Matt Desmond’s Evicted: Poverty and Profit in the American City is one of the best books I’ve read in a long, long time. Pick it up if you have the chance.
It tells the story of eight families and two landlords in Milwaukee and how evictions have a devastating impact on all aspects of life, especially on women and children. This under-reported problem is unique to the U.S., Desmond says, and is perpetuated by greed and a broken set of systems.
Here’s a paragraph from the Amazon synopsis:
“Even in the most desolate areas of American cities, evictions used to be rare. But today, most poor renting families are spending more than half of their income on housing, and eviction has become ordinary, especially for single mothers. In vivid, intimate prose, Desmond provides a ground-level view of one of the most urgent issues facing America today. As we see families forced into shelters, squalid apartments, or more dangerous neighborhoods, we bear witness to the human cost of America’s vast inequality—and to people’s determination and intelligence in the face of hardship.”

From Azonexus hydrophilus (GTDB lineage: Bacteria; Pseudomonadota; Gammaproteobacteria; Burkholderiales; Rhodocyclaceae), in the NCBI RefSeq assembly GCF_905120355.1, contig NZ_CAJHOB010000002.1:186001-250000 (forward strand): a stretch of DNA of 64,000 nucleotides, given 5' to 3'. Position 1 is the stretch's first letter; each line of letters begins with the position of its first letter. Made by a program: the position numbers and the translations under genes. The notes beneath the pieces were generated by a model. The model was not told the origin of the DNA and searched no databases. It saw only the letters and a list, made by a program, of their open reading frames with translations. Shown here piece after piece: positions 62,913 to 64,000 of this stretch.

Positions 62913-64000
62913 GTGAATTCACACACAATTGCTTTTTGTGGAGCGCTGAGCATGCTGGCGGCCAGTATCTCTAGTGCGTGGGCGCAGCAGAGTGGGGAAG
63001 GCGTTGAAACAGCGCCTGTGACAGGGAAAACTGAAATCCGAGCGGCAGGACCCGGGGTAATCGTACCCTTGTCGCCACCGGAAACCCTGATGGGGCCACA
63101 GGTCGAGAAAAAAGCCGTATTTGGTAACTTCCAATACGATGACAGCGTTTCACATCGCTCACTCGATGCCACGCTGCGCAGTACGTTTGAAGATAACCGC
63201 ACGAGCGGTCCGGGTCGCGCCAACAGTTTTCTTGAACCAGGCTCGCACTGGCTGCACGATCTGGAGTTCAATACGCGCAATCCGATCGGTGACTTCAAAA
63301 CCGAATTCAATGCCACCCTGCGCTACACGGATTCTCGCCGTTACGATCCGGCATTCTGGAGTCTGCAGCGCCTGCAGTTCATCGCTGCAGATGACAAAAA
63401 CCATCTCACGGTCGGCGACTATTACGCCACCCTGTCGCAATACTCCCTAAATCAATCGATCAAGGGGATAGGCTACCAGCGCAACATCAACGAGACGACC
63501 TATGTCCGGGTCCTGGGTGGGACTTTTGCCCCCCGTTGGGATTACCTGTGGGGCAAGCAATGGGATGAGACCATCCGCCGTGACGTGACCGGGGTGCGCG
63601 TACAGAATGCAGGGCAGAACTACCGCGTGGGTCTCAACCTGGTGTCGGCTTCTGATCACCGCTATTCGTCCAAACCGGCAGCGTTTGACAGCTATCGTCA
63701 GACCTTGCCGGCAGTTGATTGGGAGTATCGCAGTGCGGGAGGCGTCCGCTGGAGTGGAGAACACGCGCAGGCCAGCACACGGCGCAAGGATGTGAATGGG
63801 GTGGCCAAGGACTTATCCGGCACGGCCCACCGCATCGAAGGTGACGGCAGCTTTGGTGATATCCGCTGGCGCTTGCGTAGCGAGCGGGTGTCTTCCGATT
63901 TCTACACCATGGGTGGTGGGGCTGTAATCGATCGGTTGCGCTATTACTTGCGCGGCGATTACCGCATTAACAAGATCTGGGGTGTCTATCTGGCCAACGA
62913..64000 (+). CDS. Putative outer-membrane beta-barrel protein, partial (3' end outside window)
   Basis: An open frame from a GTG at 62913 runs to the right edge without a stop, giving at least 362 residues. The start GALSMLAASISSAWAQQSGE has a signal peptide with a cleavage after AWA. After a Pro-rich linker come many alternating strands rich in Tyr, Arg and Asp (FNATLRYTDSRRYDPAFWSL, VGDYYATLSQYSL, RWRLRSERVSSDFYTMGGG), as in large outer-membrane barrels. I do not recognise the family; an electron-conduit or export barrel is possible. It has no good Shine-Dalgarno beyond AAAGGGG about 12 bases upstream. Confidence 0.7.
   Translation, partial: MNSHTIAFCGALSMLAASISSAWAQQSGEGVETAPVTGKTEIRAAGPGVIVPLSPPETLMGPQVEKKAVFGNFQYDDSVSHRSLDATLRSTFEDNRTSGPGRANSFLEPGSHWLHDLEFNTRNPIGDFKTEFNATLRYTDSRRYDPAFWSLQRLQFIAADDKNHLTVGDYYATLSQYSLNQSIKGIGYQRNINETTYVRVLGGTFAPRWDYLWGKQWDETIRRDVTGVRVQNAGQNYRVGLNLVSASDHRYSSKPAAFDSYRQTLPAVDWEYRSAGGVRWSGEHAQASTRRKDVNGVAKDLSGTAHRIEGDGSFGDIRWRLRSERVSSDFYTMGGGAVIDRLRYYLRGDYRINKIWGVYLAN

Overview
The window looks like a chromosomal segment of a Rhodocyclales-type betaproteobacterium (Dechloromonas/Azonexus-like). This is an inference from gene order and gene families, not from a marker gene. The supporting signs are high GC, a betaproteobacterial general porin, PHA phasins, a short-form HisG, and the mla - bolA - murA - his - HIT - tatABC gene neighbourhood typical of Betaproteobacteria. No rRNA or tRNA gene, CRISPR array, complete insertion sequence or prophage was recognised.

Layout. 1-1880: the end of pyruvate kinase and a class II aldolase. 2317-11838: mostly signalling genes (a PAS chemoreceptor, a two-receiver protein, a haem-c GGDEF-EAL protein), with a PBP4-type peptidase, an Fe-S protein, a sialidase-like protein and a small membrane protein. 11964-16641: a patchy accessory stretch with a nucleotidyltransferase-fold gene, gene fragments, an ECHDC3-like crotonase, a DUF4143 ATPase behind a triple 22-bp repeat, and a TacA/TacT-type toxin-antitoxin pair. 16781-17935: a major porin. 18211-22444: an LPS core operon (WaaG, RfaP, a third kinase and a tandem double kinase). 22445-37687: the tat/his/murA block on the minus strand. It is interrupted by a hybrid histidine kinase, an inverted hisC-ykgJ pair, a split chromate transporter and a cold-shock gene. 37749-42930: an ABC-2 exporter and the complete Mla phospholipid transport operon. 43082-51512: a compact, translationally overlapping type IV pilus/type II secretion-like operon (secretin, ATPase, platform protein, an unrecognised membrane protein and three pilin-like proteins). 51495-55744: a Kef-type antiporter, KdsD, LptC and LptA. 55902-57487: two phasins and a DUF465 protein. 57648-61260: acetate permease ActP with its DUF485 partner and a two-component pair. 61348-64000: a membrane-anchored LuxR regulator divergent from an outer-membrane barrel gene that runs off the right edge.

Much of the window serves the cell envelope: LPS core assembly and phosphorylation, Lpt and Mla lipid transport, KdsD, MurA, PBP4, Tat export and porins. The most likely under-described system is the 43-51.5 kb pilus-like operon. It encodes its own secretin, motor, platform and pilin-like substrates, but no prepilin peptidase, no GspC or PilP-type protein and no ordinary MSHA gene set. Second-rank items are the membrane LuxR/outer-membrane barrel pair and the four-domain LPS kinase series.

There are three specifics that stand out in reading this book: The author walked-the-talk to do the necessary research and fieldwork, the story is told in a human and nonjudgmental way but doesn’t hide anything and the author offers several credible solutions.
This is a heart-wrenching book and some of the stories, details and decisions people make will leave an impact. It also had me think that I’d make the same choices had I been in their shoes.
It also made me revisit just how lucky I was to have a steady home growing up.